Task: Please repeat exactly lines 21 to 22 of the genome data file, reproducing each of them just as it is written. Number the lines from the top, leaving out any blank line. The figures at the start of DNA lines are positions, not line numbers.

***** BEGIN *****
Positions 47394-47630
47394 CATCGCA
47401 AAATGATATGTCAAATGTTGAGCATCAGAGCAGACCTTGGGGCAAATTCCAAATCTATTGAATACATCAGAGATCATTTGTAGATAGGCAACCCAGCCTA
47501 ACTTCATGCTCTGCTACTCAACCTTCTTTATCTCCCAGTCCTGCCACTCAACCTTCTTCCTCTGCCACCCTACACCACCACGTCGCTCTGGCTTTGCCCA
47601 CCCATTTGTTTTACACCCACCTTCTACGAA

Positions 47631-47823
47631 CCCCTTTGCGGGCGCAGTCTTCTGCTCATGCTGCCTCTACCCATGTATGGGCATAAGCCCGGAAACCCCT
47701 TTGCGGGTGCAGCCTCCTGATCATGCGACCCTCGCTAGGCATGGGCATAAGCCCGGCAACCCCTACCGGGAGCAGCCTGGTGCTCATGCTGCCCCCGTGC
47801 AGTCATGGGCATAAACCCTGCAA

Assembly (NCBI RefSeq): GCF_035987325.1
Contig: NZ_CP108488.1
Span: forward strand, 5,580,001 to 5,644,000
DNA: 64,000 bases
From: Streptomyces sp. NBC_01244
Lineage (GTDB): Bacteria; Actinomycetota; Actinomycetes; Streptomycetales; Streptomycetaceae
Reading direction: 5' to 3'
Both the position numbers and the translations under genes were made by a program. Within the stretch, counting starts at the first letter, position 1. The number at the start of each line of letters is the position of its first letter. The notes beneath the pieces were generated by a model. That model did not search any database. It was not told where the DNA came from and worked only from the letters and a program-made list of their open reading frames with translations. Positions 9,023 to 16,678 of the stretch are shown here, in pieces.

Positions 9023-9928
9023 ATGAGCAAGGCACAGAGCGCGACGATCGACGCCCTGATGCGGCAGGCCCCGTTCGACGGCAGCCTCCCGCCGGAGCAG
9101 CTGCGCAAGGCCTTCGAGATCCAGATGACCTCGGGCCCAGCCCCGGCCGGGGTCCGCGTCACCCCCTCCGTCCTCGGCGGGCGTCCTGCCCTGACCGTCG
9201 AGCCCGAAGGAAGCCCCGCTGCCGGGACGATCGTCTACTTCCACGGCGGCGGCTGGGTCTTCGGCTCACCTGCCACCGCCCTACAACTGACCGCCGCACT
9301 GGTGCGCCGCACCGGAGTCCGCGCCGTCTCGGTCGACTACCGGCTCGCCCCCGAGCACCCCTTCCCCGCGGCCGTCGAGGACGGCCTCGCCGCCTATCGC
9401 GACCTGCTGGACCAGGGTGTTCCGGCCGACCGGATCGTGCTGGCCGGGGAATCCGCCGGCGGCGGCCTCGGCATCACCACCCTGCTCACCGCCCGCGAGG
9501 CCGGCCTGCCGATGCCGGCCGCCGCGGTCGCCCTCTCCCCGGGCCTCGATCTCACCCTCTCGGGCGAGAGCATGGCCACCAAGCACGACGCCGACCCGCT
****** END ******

9201 AGCCCGAAGGAAGCCCCGCTGCCGGGACGATCGTCTACTTCCACGGCGGCGGCTGGGTCTTCGGCTCACCTGCCACCGCCCTACAACTGACCGCCGCACT
9301 GGTGCGCCGCACCGGAGTCCGCGCCGTCTCGGTCGACTACCGGCTCGCCCCCGAGCACCCCTTCCCCGCGGCCGTCGAGGACGGCCTCGCCGCCTATCGC